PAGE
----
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Effective quality improvement of thromboprophylaxis in acute medicine
  1. Barbara M Clark1,
  2. Grainne d'Ancona1,
  3. Mark Kinirons2,
  4. Beverley J Hunt3,4,
  5. Adrian Hopper2
  1. 1Department of Pharmacy, Guy's and St Thomas' NHS Foundation Trust, London, UK
  2. 2Department of Ageing and Health, Guy's and St Thomas' NHS Foundation Trust, London, UK
  3. 3Department of Haematology, Guy's and St Thomas' NHS Foundation Trust, London, UK
  4. 4Department of Pathology, Guy's and St Thomas' NHS Foundation Trust, London, UK
  1. Correspondence to Barbara Clark, Department of Pharmacy, Guy's and St Thomas' NHS Foundation Trust, St Thomas' Hospital, Westminster Bridge Road, London SE1 7EH, UK; barbara.clark{at}


Introduction The Health Select Committee Report on the prevalence of venous thromboembolism (VTE) in 2005 suggested that poor awareness of the risks of VTE contributed significantly to mortality and morbidity in hospitalised patients. It recommended that all hospitalised patients should undergo a VTE risk assessment. In 2006, an audit in medical patients at Guy's and St Thomas' NHS Foundation Trust (GSTFT) revealed a lack of documentation of VTE risk assessment and poor use of thromboprophylaxis in ‘at risk’ patients. In 2007, the GSTFT ‘Venous Thromboembolism in Adult Medical Inpatients’ guideline was approved. The aim was to achieve a thromboprophylaxis culture within Acute Medicine and, in doing so, achieve a high adherence rate.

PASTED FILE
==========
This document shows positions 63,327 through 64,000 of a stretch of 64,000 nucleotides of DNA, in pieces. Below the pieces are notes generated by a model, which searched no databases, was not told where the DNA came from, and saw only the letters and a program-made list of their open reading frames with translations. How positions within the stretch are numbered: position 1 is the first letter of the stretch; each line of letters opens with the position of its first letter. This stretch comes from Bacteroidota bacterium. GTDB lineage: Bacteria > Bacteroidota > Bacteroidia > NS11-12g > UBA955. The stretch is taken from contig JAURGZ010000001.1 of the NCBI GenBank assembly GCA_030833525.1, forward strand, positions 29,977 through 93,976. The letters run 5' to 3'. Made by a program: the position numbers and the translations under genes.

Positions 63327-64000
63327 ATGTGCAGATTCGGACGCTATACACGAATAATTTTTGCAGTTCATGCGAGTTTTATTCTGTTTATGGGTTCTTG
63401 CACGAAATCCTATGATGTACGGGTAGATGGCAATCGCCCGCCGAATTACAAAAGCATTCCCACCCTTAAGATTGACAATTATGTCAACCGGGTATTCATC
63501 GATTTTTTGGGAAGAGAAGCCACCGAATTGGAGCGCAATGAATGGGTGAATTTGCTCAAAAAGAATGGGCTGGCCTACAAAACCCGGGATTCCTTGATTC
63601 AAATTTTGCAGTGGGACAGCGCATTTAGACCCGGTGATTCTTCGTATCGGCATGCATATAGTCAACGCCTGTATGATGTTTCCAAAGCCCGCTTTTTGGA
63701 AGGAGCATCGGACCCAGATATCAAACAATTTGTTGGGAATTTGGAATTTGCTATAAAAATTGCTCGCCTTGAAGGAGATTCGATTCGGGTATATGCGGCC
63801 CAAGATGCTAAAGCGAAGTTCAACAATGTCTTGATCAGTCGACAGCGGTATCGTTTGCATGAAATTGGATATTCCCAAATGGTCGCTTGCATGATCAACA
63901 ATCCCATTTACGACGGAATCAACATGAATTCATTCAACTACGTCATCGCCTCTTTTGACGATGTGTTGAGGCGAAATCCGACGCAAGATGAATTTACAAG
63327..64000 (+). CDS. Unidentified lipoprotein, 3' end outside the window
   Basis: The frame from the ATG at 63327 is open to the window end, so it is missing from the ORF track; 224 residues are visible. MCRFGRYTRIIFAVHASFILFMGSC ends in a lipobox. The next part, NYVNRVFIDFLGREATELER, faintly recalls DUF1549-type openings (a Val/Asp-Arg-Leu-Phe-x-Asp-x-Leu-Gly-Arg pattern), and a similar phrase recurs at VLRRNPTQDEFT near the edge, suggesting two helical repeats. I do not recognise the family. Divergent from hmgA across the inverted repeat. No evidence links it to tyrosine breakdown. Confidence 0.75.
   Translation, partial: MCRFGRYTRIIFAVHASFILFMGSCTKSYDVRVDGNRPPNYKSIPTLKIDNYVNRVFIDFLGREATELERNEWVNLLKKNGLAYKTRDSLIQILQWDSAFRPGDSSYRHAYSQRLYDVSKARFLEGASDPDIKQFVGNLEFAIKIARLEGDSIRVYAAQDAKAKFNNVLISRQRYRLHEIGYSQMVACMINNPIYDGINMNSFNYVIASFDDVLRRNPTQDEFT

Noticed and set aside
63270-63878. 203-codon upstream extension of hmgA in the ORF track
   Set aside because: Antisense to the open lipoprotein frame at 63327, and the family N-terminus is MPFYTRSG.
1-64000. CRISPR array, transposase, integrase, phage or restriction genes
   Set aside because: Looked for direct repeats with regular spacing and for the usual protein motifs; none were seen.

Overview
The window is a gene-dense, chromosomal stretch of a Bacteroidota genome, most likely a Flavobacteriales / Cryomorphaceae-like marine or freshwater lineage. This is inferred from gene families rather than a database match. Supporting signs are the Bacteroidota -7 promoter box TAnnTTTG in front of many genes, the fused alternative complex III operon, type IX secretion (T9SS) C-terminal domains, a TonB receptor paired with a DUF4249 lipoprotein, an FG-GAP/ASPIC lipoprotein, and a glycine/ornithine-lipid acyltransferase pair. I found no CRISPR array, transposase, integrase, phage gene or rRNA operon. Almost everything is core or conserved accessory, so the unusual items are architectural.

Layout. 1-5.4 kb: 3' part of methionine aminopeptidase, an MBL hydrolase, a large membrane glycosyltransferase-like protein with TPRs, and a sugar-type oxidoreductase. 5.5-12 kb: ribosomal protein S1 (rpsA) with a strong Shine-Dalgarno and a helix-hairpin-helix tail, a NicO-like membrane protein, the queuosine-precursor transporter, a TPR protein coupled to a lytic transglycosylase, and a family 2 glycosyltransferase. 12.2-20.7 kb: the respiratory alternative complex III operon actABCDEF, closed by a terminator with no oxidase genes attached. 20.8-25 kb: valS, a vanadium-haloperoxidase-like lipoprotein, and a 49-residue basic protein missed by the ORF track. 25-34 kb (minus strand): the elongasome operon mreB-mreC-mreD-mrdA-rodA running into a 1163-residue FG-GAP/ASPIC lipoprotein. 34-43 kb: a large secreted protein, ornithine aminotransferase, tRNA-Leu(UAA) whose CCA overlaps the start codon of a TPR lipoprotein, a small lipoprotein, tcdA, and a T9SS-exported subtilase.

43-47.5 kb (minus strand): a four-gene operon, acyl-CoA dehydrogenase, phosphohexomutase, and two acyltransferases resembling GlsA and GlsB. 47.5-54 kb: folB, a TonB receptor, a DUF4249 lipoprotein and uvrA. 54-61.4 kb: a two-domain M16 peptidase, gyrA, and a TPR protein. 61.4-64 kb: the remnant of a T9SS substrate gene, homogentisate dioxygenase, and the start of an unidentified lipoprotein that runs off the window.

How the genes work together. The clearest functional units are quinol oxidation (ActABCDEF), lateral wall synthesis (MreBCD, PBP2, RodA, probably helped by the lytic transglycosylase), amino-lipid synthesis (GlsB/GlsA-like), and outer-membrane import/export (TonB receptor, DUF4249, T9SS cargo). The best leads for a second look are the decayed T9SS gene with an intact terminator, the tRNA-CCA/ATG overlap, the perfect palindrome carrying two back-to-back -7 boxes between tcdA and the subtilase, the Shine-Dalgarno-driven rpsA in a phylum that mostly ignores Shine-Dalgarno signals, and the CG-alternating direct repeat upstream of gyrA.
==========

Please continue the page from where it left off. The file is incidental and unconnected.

Methods The guideline was launched and implemented using a multidisciplinary and multiple intervention approach involving education and feedback, IT intervention, verbal and written reminders, regular audit and process redesign.

Results An audit in 2008 showed that the rate of adherence had increased from 56% preguideline to 96%. However, a repeat audit in 2009 suggested that even though the majority of patients were receiving appropriate thromboprophylaxis, risk assessment documentation was poor. This resulted in treatment being provided to some low-risk patients when it was not required.

Conclusion In conclusion, the most effective means of achieving VTE guideline adherence is to establish a thromboprophylaxis culture. This can be accomplished through a multiple intervention and continuous feedback approach. However, it is essential to ensure that a comprehensive VTE risk assessment is carried out to ensure that those not requiring treatment do not receive it unnecessarily.

  • Audit
  • clinical practice guidelines
  • compliance
  • continuous quality improvement
  • evidence-based medicine

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  • Funding Thanks to the Guy's and St Thomas' Charity, who provided funding for a senior pharmacist to contribute to this work.

  • Competing interests Funding for printing of the guideline was provided by ‘Sanofi Aventis.’ BJH has recently received funding from Sanofi Aventis to carry out a research project.

  • Provenance and peer review Not commissioned; externally peer reviewed.